Whitby v. Lime Financial Services, LTD et al
ORDER granting 12 Defendant's Motion to Dismiss or, in the alternative, Motion for Summary Judgment. Plaintiffs claims are dismissed with prejudice. The Clerk shall forthwith enter judgment in favor of defendants Lime Financial Services, Ltd ., Deutsche Bank National Trust Company, and the Public Trustee, City and County of Denver, and against plaintiff Michael L. Whitby. Defendants are entitled to their costs. Any outstanding motions in this matter are denied as moot, by Judge Philip A. Brimmer on 11/18/09.(ebs, )
IN THE UNITED STATES DISTRICT COURT FOR THE DISTRICT OF COLORADO Civil Action No. 09-cv-01565-PAB MICHAEL L. WHITBY, Plaintiff, v. LIME FINANCIAL SERVICES, LTD., DEUTSCHE BANK NATIONAL TRUST COMPANY, as Trustee, and PUBLIC TRUSTEE, CITY AND COUNTY OF DENVER, Defendants. _____________________________________________________________________ ORDER GRANTING DEFENDANT'S MOTION TO DISMISS OR IN THE ALTERNATIVE MOTION FOR SUMMARY JUDGMENT _____________________________________________________________________ This matter comes before the Court on defendant Deutsche Bank National Trust Company's motion to dismiss or, in the alternative, motion for summary judgment [Docket No. 12]. Several years after purchasing a house in Denver, Colorado, plaintiff Michael Whitby brought this lawsuit to rescind the mortgage loan. Mr. Whitby claims that at the time he purchased the property and took out the mortgage, the defendants failed to make certain disclosures required by state and federal law. Defendant Deutsche Bank National Trust Company has moved for dismissal on a number of grounds. Having considered the parties' arguments, I GRANT Deutsche Bank's motion. While the statutes invoked by Mr. Whitby do provide consumer protections in certain situations, they are not applicable here. I. BACKGROUND The background facts are straightforward. On December 7, 2006, Mr. Whitby
bought a piece of property at 840 South Hudson Street in Denver, Colorado from his sister. Def. Deutsche Bank's Mot. to Dismiss [Docket No. 12] ("Def.'s Mot.") at 2; Pl.'s Resp. to Def.'s Mot. to Dismiss [Docket No. 23] ("Pl.'s Resp.") at 1; see also Aff. of Michael L. Whitby, attached to Pl.'s Resp. ("Whitby Aff.") ¶ 2. At the time of the purchase, Mr. Whitby resided with his elderly mother. Whitby Aff. ¶ 2. Mr. Whitby claims that he intended to use the property as his principal residence after he finished remodeling it. Id. ¶ 4. However, because the remodeling project took some time, Mr. W hitby rented the property to the remodeling contractor and then to his sister and her family. Id. ¶ 5. It appears that Mr. Whitby never actually moved into the home. Id. ¶¶ 5-6. To finance the purchase of the property, Mr. Whitby obtained a first mortgage from defendant Lime Financial Services. Id. ¶ 3; see also Def.'s Mot. at 2; Pl.'s Resp. at 2. Mr. Whitby alleges that he stopped paying on this loan in October 2008. Am. Compl. [Docket No. 11] ("Am. Compl.") ¶ 17. Foreclosure proceedings were initiated, and the property was scheduled to be sold by the public trustee on July 2, 2009. Id. ¶¶ 17-18. In an attempt to halt the foreclosure, Mr. Whitby filed a complaint and motion for a temporary restraining order in this Court. The complaint asserts claims under the federal Truth in Lending Act ("TILA"), the federal Real Estate Settlement Procedures Act ("RESPA"), and the Colorado Consumer Credit Code ("CCCC"), all stemming from the defendants' alleged failure to make certain disclosures at the time Mr. Whitby closed on the property. See Compl. [Docket No. 1]. Following a hearing, I denied the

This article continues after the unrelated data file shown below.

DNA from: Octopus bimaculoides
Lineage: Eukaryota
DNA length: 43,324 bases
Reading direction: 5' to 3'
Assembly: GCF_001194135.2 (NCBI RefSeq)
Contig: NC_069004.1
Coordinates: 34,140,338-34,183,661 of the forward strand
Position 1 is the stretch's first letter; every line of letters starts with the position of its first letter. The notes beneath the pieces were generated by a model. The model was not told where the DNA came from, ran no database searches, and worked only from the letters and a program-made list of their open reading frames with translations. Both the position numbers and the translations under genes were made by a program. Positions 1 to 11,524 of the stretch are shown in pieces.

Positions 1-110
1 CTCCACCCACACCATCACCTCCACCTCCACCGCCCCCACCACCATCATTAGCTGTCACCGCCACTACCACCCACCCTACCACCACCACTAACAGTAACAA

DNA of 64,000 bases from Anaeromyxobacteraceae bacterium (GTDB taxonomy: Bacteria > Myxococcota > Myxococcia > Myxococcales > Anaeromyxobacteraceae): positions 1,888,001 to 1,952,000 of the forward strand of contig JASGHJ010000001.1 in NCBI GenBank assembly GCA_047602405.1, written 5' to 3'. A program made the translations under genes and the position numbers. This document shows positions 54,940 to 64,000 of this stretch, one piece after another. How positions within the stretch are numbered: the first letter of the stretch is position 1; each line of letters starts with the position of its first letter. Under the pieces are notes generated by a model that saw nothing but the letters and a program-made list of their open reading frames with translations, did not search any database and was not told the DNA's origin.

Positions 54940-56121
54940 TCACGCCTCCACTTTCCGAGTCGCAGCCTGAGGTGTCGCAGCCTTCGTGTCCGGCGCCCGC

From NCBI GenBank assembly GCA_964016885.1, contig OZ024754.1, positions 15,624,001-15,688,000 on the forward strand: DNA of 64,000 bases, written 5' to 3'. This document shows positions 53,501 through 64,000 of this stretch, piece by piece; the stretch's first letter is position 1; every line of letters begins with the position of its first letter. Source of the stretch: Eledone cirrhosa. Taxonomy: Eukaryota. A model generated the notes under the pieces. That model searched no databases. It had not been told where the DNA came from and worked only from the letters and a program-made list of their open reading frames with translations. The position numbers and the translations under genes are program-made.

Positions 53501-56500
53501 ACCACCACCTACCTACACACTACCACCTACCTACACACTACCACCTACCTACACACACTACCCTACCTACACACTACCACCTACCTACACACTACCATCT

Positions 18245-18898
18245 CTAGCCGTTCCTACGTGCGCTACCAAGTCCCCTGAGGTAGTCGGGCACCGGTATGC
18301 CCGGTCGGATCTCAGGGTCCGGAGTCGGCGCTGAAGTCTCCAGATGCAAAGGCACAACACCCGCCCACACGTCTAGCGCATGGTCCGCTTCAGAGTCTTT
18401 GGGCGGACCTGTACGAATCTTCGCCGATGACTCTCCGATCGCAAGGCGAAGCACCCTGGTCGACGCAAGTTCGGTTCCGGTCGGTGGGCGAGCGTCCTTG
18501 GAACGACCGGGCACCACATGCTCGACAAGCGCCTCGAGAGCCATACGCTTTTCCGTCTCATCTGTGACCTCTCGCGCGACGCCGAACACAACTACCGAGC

motion for a TRO. See Courtroom Minutes [Docket No. 3]. The foreclosure sale went ahead as scheduled. See Status Report [Docket No. 9]. On the afternoon of July 24, 2009, Mr. Whitby filed an amended complaint containing slight modifications but still asserting the same three basic claims. See Am. Compl. Hours later, Deutsche Bank filed a motion to dismiss, see Def.'s Mot., in which Lime subsequently joined, see Def. Lime Financial Services' Joinder in Mot. to Dismiss [Docket No. 18]. In addition to mounting substantive attacks on all three of Mr. Whitby's claims, Deutsche Bank argued that it had not been properly served and that, as a result, this Court lacked jurisdiction over it. Def.'s Mot. at 5. Mr. Whitby filed a response to this motion, see Pl.'s Resp., and Deutsche Bank filed a reply, see Def.'s Reply in Support of Mot. to Dismiss [Docket No. 25] ("Def.'s Reply").1 The Court heard argument on Deutsche Bank's motion the morning of November 6, 2009. At the hearing, Deutsche Bank's counsel conceded that Deutsche Bank had received proper service. In addition, Mr. Whitby's counsel conceded that his RESPA claim was barred by the statute's one-year limitations period. I took the remaining claims under advisement.
In its reply brief, Deutsche Bank advanced a new argument concerning whether the Rooker-Feldman doctrine bars certain of Mr. Whitby's claims. Reply at 4-5. Without seeking leave, Mr. Whitby filed a "supplemental response" addressing this argument. [Docket No. 27.] The rule in this circuit is that if a court relies on new materials or arguments raised in a reply brief, the court must permit a response. Pippin v. Burlington Resources Oil and Gas Co., 440 F.3d 1186, 1192 (10th Cir. 2006). On the other hand, the court may preclude a surreply if it does not consider the new argument. Id. As explained herein, my ruling does not rely on the Rooker-Feldman doctrine. For that reason, I need not and do not consider either the new materials in Deutsche Bank's reply brief or Mr. Whitby's supplemental response. 3